Once all the cake balls are rolled out, place the tray in the fridge to help firm up the strawberry shapes. This usually takes only 10-15 minutes. While waiting, I get my candy melts melted down into a smooth, yummy puddle. I love, love, love my Wilton Candy Melter. It has 3 settings: Melt, Warm and Off. Once the candy is melted, you can switch the setting to Warm and it will keep the mini crockpot at the exact temperature needed to keep the candy melt smooth without burning it.
If my candy melt is thick, I combat this with adding a dollop of shortening. Some folks will tell you to add vegetable oil a teaspoon or less at a time. Well, I find that the oil never really blends with the candy melt and can just sit on top of the chocolate once it sets. Kinda yucky if you ask me. At least with shortening, it well become more of a solid and blends very nicely with the candy melts. If using the Wilton Candy Melter, be sure to turn the dial to Warm after you candy melts are all melty. If you leave it on high, you can actually burn the chocolate and it will seize up. Tastes downright yucky when that happens.
Once the candy melts are all smooth, remove the strawberry-shaped cake balls from the fridge. Dip the lollipop sticks about a fourth inch into the chocolate. Insert the lollipop stick into the bottom of the strawberry-shaped cake ball. When you place a cake pop on a cookie sheet, the weight of the cake ball will create a flattened area. This is where you want to insert the lollipop stick. When making rounded cake pops this is important. Inserting the stick on that flat surface ensures the top of the cake pop remains rounded. Of course, if making the cake pops upside down, you will insert the lollipop stick into the rounded top of the cake ball (see HERE).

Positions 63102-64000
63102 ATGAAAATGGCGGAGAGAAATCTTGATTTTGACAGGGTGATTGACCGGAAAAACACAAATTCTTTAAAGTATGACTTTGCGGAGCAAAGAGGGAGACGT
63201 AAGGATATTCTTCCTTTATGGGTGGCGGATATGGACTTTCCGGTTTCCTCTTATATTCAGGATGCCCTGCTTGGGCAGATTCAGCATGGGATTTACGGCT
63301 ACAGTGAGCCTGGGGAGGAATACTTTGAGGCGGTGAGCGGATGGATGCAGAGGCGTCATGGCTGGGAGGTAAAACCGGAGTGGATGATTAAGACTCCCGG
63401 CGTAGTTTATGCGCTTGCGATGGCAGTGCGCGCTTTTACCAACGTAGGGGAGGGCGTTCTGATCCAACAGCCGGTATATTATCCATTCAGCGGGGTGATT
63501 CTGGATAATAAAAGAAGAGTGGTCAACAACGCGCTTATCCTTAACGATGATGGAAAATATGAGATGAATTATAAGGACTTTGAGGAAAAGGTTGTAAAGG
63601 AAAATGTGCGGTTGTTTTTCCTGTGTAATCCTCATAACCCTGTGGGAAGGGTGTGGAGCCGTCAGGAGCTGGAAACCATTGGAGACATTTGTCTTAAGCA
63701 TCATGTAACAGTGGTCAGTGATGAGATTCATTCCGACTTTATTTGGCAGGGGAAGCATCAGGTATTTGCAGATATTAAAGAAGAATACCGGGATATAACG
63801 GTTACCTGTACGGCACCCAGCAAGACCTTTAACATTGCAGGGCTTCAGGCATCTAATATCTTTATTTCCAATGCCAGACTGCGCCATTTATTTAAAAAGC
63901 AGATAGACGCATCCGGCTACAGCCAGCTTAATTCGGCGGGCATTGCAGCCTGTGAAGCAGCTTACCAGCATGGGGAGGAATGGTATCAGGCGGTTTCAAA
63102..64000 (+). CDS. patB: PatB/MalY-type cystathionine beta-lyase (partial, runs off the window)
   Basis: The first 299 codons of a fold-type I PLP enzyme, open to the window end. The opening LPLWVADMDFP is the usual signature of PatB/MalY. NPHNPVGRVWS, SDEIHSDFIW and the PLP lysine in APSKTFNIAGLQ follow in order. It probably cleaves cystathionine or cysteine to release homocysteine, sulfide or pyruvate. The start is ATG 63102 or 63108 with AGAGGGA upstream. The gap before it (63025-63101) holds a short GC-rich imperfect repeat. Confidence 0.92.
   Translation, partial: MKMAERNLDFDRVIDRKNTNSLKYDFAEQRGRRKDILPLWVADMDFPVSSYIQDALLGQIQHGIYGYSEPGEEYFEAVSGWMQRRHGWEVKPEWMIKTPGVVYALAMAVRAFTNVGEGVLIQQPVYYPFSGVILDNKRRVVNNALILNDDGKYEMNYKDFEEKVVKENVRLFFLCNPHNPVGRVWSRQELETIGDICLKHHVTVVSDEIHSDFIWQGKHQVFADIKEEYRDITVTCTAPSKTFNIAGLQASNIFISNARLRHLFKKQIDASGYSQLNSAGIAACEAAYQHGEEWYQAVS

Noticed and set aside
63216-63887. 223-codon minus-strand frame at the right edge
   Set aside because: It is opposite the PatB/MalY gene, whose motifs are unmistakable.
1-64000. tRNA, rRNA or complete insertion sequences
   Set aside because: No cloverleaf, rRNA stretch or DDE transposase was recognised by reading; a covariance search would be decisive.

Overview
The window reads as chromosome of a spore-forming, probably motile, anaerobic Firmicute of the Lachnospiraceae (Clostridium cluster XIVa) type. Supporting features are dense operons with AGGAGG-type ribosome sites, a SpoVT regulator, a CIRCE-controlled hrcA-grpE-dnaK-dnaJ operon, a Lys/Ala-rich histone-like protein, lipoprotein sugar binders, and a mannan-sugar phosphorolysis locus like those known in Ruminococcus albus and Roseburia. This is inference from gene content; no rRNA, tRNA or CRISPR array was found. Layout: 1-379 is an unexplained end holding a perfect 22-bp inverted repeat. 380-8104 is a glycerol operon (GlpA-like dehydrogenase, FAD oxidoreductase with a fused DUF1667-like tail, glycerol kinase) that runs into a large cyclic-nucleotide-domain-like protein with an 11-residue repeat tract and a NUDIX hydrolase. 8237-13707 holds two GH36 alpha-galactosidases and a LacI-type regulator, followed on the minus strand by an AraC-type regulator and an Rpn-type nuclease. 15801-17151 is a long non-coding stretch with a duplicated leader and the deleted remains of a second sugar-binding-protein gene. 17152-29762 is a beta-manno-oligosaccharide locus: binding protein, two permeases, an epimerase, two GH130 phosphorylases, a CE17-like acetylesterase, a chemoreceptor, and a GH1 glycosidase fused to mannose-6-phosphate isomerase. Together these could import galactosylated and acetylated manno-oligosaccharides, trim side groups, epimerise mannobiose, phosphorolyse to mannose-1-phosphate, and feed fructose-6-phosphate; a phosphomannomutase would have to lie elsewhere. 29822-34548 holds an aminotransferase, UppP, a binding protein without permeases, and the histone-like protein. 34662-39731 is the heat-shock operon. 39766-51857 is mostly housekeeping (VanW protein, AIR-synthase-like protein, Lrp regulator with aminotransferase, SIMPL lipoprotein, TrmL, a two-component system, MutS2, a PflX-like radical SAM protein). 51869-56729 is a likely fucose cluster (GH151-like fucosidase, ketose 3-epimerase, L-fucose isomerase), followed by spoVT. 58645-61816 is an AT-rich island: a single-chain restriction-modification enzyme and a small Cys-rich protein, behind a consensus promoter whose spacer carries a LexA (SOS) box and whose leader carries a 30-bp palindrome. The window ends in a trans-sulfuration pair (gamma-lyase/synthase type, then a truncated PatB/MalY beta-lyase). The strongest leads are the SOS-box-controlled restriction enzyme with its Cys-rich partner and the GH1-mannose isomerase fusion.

Allow the candy melt on the lollipop sticks to set (harden).
While waiting for the lollipop sticks to harden, add the second bag of candy melts directly into the melter.
I try to create a deep well of chocolate bliss so that I am able to dip straight down and cover the cake ball all the way to the lollipop stick all in one dip.
Allow the excess chocolate to drizzle and drip off the cake pop for a few seconds. I often will gently swirl the cake pop in a circular motion to get the excess candy melt off. Some folks tell you to gently tap the side of the container to knock off the excess candy melt while also rolling the lollipop stick. Yada, yada, yada…too long and I always end with Cake Pop Down syndrome right into my puddle of chocolate because I knocked the cake ball right off the dang lollipop stick. If you rolled tight enough balls and ensured your chocolate is thinned out enough, they don’t fall off your lollipop stick. Just gently swirl the cake pop directly upside down to get the excess candy melt off.
Once all that will drip off has dripped off, place the lollipop stick upright into the styrofoam block. I should add that you should prepare the styrofoam block before even baking your cake. Leave the plastic on the styrofoam block, this helps to make them reusable for several more cake pop adventures. When candy melt drips down, you can just wipe it off the plastic. Take a lollipop stick and puncture the styrofoam to create “pre-drilled holes” for the cake pops to sit in. Make sure your puncture marks are about 1.25″ apart. This ensures your 1″ cake pops don’t touch each other while setting up and keeping it this distance allows you get as many cake pops on one block of sytrofoam as possible.